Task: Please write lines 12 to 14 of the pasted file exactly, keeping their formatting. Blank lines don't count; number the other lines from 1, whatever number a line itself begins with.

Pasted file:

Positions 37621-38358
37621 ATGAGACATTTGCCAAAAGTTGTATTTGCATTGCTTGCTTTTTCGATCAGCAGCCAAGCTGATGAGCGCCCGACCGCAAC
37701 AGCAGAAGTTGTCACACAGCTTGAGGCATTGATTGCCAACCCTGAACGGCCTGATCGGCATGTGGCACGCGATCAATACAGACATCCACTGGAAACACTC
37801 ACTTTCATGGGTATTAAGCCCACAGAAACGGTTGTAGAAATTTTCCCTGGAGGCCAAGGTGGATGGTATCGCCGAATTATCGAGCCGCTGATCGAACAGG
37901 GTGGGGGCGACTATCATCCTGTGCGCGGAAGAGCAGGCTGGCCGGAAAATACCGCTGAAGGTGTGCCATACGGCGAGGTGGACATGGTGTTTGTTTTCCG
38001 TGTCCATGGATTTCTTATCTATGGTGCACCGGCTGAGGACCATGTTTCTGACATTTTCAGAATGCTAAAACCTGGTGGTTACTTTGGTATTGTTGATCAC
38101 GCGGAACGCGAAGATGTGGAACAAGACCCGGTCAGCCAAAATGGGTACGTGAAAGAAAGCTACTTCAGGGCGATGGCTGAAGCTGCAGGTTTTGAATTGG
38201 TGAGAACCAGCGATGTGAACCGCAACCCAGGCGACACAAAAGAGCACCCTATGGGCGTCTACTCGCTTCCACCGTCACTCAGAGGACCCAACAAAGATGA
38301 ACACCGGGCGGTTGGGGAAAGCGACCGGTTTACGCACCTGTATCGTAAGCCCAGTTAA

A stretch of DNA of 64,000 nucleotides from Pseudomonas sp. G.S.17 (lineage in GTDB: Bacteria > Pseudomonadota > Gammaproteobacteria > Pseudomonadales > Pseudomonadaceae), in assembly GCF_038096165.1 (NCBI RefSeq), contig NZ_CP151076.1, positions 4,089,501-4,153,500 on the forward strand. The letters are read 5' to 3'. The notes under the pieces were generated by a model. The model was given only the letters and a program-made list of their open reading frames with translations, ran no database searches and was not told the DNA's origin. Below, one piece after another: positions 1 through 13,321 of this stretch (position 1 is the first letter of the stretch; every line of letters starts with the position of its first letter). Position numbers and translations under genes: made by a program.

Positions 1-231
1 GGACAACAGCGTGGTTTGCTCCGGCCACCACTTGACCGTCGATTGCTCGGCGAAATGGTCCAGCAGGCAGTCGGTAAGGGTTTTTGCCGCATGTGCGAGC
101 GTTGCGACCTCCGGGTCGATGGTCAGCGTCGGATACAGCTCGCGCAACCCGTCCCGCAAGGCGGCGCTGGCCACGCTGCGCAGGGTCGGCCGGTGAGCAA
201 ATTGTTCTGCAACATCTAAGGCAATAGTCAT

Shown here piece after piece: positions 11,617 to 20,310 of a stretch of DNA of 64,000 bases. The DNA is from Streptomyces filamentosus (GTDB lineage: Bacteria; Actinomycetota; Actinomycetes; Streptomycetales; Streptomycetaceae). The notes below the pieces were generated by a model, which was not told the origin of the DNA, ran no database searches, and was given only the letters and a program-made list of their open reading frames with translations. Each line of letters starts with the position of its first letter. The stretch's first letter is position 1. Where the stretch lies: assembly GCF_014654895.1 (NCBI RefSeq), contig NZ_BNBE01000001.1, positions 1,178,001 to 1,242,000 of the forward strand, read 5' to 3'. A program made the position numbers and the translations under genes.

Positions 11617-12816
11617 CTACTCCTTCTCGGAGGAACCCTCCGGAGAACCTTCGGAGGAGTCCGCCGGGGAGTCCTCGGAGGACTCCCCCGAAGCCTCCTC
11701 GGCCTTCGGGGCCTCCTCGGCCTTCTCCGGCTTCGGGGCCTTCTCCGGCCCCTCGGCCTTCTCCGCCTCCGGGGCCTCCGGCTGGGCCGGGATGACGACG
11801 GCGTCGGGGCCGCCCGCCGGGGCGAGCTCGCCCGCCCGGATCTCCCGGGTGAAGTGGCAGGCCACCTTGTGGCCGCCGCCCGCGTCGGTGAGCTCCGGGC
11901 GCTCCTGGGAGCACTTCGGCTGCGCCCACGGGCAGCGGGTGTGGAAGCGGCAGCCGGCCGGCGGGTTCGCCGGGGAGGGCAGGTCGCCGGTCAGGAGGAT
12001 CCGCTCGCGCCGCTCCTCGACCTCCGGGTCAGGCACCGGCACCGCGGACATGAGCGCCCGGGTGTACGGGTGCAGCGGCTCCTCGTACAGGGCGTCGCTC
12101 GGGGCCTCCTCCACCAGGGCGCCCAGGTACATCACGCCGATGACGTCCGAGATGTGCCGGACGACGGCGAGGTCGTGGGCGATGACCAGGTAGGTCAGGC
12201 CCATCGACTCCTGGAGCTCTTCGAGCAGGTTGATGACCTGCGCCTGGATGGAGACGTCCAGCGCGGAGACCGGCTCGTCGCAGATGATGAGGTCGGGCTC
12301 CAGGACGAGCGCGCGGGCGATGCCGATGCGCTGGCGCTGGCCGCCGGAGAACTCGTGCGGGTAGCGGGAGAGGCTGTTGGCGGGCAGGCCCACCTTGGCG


1 GGACAACAGCGTGGTTTGCTCCGGCCACCACTTGACCGTCGATTGCTCGGCGAAATGGTCCAGCAGGCAGTCGGTAAGGGTTTTTGCCGCATGTGCGAGC
101 GTTGCGACCTCCGGGTCGATGGTCAGCGTCGGATACAGCTCGCGCAACCCGTCCCGCAAGGCGGCGCTGGCCACGCTGCGCAGGGTCGGCCGGTGAGCAA
201 ATTGTTCTGCAACATCTAAGGCAATAGTCAT